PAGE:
|Scallions tied into bundles|
various, see text
Scallions (also known as green onions, spring onions, salad onions, table onions, green shallots, onion sticks, long onions, baby onions, precious onions, yard onions, gibbons, or syboes) are the edible plants of various Allium species, all of which are "onion-like", having hollow green leaves and lacking a fully developed root bulb.
The words scallion and shallot are related and can be traced back to the Greek askolonion as described by the Greek writer Theophrastus. This name, in turn, seems to originate from the name of the town of Ashkelon. The shallots themselves apparently came from farther east of Europe.
The Welsh onion (Allium fistulosum) does not form bulbs even when mature, and is grown in the West almost exclusively as a scallion or salad onion, although in Asia this species is of primary importance and used both fresh and in cooking. "Scallion" is also used for young plants of the common onion (A. cepa var. cepa) and shallot (A. cepa var. aggregatum, formerly A. ascalonicum), harvested before bulbs form, or sometimes when slight bulbing has occurred. Most of the cultivars grown in the West primarily as salad onions or scallions belong to A. cepa var. cepa. Other species sometimes used as scallions include A. ×proliferum and A. ×wakegi.
Species and cultivars which may be called "scallions" include:
- Allium cepa
- 'White Lisbon'
- 'White Lisbon Winter Hardy' - an extra-hardy variety for overwintering
- Allium chinense
- Allium fistulosum
- A. ×proliferum
- Allium ×wakegi
Harvested for their taste, they are milder than most onions. They may be cooked or used raw as a part of salads, salsas, or Asian recipes. Diced scallions are used in soup, noodle and seafood dishes, as well as sandwiches, curries or as part of a stir fry. In many Eastern sauces, the bottom half-centimetre (quarter-inch) of scallion roots is commonly removed before use.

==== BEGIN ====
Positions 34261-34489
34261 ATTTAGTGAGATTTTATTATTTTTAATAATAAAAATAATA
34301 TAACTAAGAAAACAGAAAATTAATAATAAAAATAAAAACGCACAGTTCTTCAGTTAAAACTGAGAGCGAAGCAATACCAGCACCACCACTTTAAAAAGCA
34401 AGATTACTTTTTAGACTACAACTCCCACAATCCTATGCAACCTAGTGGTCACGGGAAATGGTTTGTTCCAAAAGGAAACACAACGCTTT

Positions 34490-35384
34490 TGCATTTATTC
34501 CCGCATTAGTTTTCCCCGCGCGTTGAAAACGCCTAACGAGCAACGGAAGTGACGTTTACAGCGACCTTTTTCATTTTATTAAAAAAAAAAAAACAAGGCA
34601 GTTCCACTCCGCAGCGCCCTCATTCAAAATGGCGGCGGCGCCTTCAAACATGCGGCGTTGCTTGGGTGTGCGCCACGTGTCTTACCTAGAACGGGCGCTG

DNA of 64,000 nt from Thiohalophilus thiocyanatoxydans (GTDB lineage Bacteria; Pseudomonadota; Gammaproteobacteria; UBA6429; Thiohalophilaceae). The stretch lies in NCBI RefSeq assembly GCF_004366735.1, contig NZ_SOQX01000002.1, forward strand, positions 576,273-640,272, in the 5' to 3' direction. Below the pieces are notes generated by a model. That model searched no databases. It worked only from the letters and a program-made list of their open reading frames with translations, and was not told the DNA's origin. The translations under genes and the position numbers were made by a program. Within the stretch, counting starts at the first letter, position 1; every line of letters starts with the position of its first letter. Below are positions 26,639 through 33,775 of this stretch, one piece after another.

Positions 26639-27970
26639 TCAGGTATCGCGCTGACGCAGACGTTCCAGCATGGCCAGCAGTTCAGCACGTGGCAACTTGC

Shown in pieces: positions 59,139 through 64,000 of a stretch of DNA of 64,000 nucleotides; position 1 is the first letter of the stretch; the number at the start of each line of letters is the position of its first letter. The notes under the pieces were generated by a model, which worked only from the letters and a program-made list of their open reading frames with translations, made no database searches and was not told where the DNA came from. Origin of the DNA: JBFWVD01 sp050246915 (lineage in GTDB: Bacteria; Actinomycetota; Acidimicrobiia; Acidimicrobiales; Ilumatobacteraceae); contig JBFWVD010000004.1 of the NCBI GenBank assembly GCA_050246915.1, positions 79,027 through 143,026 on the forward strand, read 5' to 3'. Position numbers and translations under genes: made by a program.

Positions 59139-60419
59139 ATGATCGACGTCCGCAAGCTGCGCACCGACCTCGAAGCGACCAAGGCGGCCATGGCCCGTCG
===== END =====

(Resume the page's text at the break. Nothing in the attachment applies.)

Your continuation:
In Catalan cuisine, calçot is a variety of green onion traditionally eaten in a calçotada (plural: calçotades). A popular gastronomic event of the same name is held between the end of winter and early spring, where calçots are grilled, dipped in salvitxada or romesco sauce, and consumed in massive quantities. 
In Vietnam, Welsh onion is important to prepare dưa hành (fermented onions) which is served for Tết, the Vietnamese New Year. A kind of sauce, mỡ hành (Welsh onion fried in oil), is used in dishes such as cơm tấm, bánh ít, cà tím nướng, and others. Welsh onion is the main ingredient in the dish cháo hành, which is a rice porridge dish to treat the common cold.
In southern Philippines, it is ground in a mortar along with some ginger and chili pepper to make a native condiment called wet palapa, which can be used to spice up dishes, or topped in fried or sun dried food. It could also be used to make the dry version of palapa, which is stir fried fresh coconut shavings and wet palapa.
See also 
- Allium Crop Science: recent advances at Google Books, last retrieved 2007-03-31.
- Fritsch, R.M.; N. Friesen (2002). "Chapter 1: Evolution, Domestication, and Taxonomy". In H.D. Rabinowitch and L. Currah. Allium Crop Science: Recent Advances. Wallingford, UK: CABI Publishing. p. 18. ISBN 0-85199-510-1.
- Fritsch, R.M.; N. Friesen (2002). "Chapter 1: Evolution, Domestication, and Taxonomy". In H.D. Rabinowitch and L. Currah. Allium Crop Science: Recent Advances. Wallingford, UK: CABI Publishing. p. 20. ISBN 0-85199-510-1.
- Brewster, James L. (1994). Onions and other vegetable alliums (1st ed.). Wallingford, UK: CAB International. p. 15. ISBN 0-85198-753-2.
- Cebollitas, last retrieved 2012-09-01.
- At the Nation's Table: Chicagoat New York Times Archives, last retrieved 2012-09-01.
- Els "Calçots"
- Grilled Green Onions with Romesco, last retrieved 2012-09-01.
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